LOS ANGELES (Reuters) - Javier Bardem became the first Spanish actor to win an Oscar on Sunday by taking the best supporting actor award for his chilling portrait of a psychopathic killer in “No Country For Old Men.”
Bardem, 38, who has won virtually every movie award this season for his performance, claimed the Oscar in his second bid for the film industry’s highest honor.
He previously was a best leading actor candidate for his role as a Cuban poet in the 2000 biopic “Before Night Falls.”
In “No Country,” a violent modern western thriller written and directed by brothers Joel and Ethan Coen, Bardem plays a peculiarly coiffed killer who cuts a violent swathe across small-town Texas, often deciding the fate of random victims with the toss of a coin.
“Thank you to the Coens for being crazy enough to think I could do that and put one of the most horrible hair cuts in history on my head,” Bardem said in his acceptance speech.
He said he wanted to share the Oscar with the cast of the movie, and he dedicated the award to Spain and to his mother, the Spanish movie and television actress Pilar Bardem, who accompanied him to the ceremony.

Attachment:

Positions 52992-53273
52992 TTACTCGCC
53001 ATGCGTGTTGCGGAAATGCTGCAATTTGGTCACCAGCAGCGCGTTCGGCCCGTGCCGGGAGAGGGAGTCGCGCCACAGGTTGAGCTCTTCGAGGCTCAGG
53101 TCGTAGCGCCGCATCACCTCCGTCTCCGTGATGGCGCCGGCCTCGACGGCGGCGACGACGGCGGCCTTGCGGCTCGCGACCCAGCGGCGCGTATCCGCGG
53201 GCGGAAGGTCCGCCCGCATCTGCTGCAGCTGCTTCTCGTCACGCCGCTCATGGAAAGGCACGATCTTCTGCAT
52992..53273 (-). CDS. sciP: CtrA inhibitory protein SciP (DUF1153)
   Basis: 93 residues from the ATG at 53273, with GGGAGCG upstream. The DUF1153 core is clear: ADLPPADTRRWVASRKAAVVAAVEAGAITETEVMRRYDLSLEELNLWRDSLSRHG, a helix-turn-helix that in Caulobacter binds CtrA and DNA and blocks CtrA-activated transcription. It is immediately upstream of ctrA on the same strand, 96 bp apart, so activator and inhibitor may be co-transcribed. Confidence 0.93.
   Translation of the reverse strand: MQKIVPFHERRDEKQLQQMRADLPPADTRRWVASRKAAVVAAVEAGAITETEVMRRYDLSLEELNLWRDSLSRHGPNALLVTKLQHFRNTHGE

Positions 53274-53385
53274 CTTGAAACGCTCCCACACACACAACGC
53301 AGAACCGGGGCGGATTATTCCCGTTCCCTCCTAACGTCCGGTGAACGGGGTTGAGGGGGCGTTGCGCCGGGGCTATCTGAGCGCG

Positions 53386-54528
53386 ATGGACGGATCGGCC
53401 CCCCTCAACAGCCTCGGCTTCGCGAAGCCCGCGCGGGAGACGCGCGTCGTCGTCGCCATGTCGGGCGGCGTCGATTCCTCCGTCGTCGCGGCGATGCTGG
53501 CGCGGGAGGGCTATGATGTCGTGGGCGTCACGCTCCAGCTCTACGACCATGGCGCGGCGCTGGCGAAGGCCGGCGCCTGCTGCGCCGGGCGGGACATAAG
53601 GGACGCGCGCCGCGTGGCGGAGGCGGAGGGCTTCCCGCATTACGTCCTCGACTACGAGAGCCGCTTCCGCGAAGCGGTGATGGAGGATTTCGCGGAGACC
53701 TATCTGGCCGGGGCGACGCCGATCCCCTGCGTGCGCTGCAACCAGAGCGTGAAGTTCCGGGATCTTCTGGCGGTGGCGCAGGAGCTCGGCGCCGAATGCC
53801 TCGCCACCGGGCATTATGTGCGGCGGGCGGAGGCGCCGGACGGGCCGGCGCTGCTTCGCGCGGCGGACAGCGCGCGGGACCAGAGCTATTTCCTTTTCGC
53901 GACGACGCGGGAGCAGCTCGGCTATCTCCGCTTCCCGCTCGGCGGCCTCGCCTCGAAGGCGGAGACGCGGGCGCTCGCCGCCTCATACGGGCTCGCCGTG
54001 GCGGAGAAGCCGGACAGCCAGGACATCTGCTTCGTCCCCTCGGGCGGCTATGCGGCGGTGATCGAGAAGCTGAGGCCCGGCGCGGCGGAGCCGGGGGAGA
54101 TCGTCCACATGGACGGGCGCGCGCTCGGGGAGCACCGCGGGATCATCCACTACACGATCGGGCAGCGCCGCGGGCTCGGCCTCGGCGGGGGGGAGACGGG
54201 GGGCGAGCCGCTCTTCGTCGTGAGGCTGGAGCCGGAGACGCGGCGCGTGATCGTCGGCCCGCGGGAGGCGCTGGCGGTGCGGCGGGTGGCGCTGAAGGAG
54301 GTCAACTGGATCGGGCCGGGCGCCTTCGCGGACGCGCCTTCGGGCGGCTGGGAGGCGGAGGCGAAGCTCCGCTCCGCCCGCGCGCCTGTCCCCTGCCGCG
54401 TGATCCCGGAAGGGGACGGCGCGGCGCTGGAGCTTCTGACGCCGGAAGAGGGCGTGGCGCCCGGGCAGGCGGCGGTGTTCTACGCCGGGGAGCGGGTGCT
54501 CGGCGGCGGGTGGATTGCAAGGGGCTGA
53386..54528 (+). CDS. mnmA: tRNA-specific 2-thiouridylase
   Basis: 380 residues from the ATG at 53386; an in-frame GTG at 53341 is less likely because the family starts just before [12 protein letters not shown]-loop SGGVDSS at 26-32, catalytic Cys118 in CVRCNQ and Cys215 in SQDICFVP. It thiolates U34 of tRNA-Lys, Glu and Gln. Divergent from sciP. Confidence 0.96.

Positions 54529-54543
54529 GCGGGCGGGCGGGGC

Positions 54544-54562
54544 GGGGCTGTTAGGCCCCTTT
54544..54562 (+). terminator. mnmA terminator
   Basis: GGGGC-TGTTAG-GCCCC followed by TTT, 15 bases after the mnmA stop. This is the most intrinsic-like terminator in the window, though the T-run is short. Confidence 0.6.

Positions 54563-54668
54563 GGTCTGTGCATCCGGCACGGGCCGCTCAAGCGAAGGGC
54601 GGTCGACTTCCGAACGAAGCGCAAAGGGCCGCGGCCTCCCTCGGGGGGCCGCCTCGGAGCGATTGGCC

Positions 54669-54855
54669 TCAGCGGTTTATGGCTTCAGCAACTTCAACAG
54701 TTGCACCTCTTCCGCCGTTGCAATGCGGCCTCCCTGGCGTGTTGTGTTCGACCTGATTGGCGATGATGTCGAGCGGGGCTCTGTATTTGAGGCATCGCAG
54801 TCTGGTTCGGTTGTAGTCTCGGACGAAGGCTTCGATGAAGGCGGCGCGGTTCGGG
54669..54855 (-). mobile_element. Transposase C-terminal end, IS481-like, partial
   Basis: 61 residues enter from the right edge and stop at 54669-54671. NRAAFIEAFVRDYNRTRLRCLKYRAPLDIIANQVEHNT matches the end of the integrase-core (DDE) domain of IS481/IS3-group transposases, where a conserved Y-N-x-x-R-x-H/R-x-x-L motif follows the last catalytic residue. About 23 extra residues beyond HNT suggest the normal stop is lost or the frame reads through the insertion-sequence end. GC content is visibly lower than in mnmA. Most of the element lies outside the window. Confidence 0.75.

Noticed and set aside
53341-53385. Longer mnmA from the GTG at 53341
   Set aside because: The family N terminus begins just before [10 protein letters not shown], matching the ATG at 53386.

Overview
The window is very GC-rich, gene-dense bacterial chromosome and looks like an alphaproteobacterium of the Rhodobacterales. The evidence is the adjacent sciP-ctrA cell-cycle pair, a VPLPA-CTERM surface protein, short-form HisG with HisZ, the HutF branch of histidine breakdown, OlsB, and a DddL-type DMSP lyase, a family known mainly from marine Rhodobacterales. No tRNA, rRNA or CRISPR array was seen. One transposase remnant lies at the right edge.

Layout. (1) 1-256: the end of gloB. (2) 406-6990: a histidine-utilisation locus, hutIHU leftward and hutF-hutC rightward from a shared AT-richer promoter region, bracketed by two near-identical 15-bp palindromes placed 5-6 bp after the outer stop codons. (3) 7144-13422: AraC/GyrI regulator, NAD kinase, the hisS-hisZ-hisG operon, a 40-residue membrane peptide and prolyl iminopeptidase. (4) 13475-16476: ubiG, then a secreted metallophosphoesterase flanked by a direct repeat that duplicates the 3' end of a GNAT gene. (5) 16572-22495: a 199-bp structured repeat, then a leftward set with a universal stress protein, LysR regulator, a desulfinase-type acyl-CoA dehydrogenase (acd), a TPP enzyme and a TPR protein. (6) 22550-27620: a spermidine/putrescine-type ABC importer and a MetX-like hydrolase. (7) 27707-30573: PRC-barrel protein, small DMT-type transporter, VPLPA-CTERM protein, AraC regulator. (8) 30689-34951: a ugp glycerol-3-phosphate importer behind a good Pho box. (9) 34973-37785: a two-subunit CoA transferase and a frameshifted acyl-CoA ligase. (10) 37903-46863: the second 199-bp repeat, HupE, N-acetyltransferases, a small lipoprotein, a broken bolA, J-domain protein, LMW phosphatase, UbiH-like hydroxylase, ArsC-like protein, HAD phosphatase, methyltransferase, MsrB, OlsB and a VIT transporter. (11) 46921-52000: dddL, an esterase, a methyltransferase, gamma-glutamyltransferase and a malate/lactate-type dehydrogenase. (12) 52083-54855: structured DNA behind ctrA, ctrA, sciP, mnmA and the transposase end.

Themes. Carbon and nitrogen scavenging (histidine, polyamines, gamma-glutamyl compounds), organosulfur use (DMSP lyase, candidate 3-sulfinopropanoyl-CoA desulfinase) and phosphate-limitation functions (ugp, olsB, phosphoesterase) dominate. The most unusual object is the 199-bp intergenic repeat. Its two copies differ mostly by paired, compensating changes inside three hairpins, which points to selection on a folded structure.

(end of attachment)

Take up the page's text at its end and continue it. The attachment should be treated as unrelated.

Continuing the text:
“Mama, this is for you. This is for your grandparents and your parents, Rafael and Matilde, This is for the comedians of Spain who like you have brought dignity and pride to our profession. This is for Spain and this is for all of you,” said Bardem, speaking in rapid Spanish.
A household name at home with four Goyas — the Spanish equivalent of the Oscars — and a movie and television career stretching back 18 years, Bardem has moved into mainstream Hollywood in recent years with movies like “Collateral” and “Love in the Time of Cholera.”
He is the youngest in a Spanish family of actors and started acting at the age of 6. His breakthrough performance came in “Before Night Falls” (2000) in which he was nominated for an Oscar for his performance as Cuban writer Reinaldo Arenas.
Bardem lives in Madrid and has recently been romantically linked with Spanish actress Penelope Cruz.
Reporting by Jill Serjeant; editing by Dean Goodman and John O'Callaghan